Practical Lisp 2008

A little more than three years ago there was a thread in comp.lang.lisp about what people were working on in Common Lisp. I found the replies, some summarized here, quite inspirational; they were from people doing practical stuff (even Real Work) with Common Lisp, beyond things like going through Project Euler or doing exercises from SICP. (Not that those aren't fine things to do, but.)

Let's update this. What are you using Common Lisp for in 2008? What are you using to do it? I'll start:

I mostly use Common Lisp to make graphics toys at Wigflip.com. To that end I'm always looking for new ways to produce or consume graphics-related things. For example, I'm adding support for processing OpenType fonts to ZPB-TTF and making a hybrid of Skippy and Vecto to produce simple vector-oriented animations. I'd also like to add APNG support to ZPNG.

I primarily use SBCL on Linux, x86 and x86-64, with Emacs and SLIME. For deploying all my website stuff I use Edi-ware extensively: Hunchentoot, HTML-TEMPLATE, and CL-WHO. I use CLSQL for a few things too. For graphics work, I use mostly my own libraries.

How about you? Leave a comment and let me know.

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Comments

Dead languages! (Lisp is like ancient Greek, no?)

I'm really not a huge fan of the web — insanely impoverished interface, a nuisance to debug, stateless nightmares galore. And yet I, too, am working on a web application. In November the Perseus Project (http://www.perseus.tufts.edu/) open sourced a bunch of their Greek and Latin texts along with the scary Java code that runs their site now. I'm trying to write my own stripped down interface to the texts (view, morphology and dictionary lookup) at first, then add the ability for anyone to annotate bits of text with questions, grammar comments, etc., etc., a Perseus-wiki hybrid (with fussier editorial control).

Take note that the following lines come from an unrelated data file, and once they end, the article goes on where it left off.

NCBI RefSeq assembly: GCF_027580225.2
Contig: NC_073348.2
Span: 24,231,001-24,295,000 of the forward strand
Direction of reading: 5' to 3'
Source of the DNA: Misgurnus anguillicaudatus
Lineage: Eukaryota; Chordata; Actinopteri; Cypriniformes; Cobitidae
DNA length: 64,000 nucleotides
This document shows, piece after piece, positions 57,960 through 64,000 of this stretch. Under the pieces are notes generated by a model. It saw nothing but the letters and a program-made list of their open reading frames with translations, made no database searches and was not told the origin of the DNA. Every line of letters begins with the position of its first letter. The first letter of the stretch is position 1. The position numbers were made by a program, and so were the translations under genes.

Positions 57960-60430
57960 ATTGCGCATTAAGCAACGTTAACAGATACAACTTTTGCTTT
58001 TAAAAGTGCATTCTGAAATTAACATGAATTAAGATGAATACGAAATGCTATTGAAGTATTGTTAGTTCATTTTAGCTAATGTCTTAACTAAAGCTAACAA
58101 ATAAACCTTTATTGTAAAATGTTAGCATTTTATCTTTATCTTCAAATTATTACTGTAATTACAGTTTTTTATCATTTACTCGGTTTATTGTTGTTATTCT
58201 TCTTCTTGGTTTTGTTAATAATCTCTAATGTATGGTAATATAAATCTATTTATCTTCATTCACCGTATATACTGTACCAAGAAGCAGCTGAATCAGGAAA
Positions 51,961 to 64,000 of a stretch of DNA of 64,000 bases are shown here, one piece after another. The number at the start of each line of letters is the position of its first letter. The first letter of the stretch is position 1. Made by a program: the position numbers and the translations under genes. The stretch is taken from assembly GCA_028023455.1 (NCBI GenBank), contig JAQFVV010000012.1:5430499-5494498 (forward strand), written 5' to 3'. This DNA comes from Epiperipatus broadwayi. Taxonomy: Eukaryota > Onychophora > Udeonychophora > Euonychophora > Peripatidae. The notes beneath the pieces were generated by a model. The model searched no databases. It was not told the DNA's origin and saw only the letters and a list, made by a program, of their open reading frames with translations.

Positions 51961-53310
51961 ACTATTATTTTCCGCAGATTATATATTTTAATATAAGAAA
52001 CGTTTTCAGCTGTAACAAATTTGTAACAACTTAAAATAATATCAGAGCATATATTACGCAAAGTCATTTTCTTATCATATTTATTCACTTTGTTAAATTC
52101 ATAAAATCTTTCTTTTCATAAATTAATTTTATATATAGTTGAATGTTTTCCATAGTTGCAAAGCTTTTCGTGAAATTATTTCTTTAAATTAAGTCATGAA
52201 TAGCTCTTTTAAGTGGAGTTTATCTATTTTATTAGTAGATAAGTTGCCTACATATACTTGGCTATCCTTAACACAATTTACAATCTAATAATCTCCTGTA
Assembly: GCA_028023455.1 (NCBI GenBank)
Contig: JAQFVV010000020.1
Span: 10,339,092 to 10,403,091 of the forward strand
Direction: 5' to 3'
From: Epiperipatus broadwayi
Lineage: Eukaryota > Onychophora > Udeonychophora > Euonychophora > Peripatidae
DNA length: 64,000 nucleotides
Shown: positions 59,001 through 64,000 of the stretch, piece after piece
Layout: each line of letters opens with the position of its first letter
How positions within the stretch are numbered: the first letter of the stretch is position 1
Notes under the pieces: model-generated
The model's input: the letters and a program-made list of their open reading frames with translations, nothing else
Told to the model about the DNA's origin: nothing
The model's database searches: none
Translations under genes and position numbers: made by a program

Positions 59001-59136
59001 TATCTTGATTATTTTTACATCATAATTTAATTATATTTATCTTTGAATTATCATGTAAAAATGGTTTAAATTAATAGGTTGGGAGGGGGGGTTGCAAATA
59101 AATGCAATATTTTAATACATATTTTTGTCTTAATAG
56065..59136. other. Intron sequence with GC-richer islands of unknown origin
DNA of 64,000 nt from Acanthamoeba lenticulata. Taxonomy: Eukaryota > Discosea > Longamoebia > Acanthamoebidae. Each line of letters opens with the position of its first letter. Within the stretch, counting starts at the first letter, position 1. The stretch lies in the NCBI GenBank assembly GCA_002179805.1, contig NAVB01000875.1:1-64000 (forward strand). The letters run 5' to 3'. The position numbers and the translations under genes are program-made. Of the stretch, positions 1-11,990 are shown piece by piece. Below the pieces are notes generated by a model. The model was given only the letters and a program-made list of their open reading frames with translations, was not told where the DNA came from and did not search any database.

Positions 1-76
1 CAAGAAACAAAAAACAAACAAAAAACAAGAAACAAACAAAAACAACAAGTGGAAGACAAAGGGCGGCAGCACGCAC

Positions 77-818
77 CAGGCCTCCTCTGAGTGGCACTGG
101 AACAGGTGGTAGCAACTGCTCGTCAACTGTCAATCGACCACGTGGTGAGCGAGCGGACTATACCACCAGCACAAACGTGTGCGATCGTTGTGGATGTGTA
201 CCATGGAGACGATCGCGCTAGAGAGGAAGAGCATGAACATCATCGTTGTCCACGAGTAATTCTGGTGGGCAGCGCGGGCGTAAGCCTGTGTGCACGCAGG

I'm a Unix sysadmin by day, and I've not yet decided to alienate my colleagues by using Lisp at work, though if I ever decide to finally revolutionize the practice of system monitoring, it sure ain't going to be in perl. That day approaches.

I use mostly SBCL on OSX and Linux, Emacs+SLIME. I, too, use a lot of Edi-ware, but thanks to the XML encoding of the Perseus texts, a lot of Lichtblau-ware, as well.

August 2014

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